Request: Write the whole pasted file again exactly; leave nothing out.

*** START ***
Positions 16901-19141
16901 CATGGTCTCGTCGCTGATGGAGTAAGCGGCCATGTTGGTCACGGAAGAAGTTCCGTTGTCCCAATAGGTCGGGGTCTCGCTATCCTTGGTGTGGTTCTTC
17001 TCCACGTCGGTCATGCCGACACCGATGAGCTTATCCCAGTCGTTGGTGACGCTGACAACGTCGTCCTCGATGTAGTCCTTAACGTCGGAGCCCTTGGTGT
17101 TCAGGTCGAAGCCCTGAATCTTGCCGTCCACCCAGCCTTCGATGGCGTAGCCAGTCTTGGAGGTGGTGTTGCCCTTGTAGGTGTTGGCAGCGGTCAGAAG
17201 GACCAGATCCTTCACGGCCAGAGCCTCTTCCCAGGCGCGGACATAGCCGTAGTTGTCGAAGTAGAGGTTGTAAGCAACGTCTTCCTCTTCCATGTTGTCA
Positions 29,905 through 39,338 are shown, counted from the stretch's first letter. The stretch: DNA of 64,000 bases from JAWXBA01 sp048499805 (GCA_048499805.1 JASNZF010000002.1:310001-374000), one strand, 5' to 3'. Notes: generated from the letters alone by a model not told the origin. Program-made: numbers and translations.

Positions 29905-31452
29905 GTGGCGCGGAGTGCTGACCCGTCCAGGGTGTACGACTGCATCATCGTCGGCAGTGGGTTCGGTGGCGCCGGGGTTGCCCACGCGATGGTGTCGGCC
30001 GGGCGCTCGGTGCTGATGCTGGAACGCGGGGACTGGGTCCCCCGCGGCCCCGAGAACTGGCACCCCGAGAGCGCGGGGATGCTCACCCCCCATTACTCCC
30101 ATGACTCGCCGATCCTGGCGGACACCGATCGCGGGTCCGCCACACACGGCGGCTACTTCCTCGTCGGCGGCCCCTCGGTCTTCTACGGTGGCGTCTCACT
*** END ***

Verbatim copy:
Positions 16901-19141
16901 CATGGTCTCGTCGCTGATGGAGTAAGCGGCCATGTTGGTCACGGAAGAAGTTCCGTTGTCCCAATAGGTCGGGGTCTCGCTATCCTTGGTGTGGTTCTTC
17001 TCCACGTCGGTCATGCCGACACCGATGAGCTTATCCCAGTCGTTGGTGACGCTGACAACGTCGTCCTCGATGTAGTCCTTAACGTCGGAGCCCTTGGTGT
17101 TCAGGTCGAAGCCCTGAATCTTGCCGTCCACCCAGCCTTCGATGGCGTAGCCAGTCTTGGAGGTGGTGTTGCCCTTGTAGGTGTTGGCAGCGGTCAGAAG
17201 GACCAGATCCTTCACGGCCAGAGCCTCTTCCCAGGCGCGGACATAGCCGTAGTTGTCGAAGTAGAGGTTGTAAGCAACGTCTTCCTCTTCCATGTTGTCA
Positions 29,905 through 39,338 are shown, counted from the stretch's first letter. The stretch: DNA of 64,000 bases from JAWXBA01 sp048499805 (GCA_048499805.1 JASNZF010000002.1:310001-374000), one strand, 5' to 3'. Notes: generated from the letters alone by a model not told the origin. Program-made: numbers and translations.

Positions 29905-31452
29905 GTGGCGCGGAGTGCTGACCCGTCCAGGGTGTACGACTGCATCATCGTCGGCAGTGGGTTCGGTGGCGCCGGGGTTGCCCACGCGATGGTGTCGGCC
30001 GGGCGCTCGGTGCTGATGCTGGAACGCGGGGACTGGGTCCCCCGCGGCCCCGAGAACTGGCACCCCGAGAGCGCGGGGATGCTCACCCCCCATTACTCCC
30101 ATGACTCGCCGATCCTGGCGGACACCGATCGCGGGTCCGCCACACACGGCGGCTACTTCCTCGTCGGCGGCCCCTCGGTCTTCTACGGTGGCGTCTCACT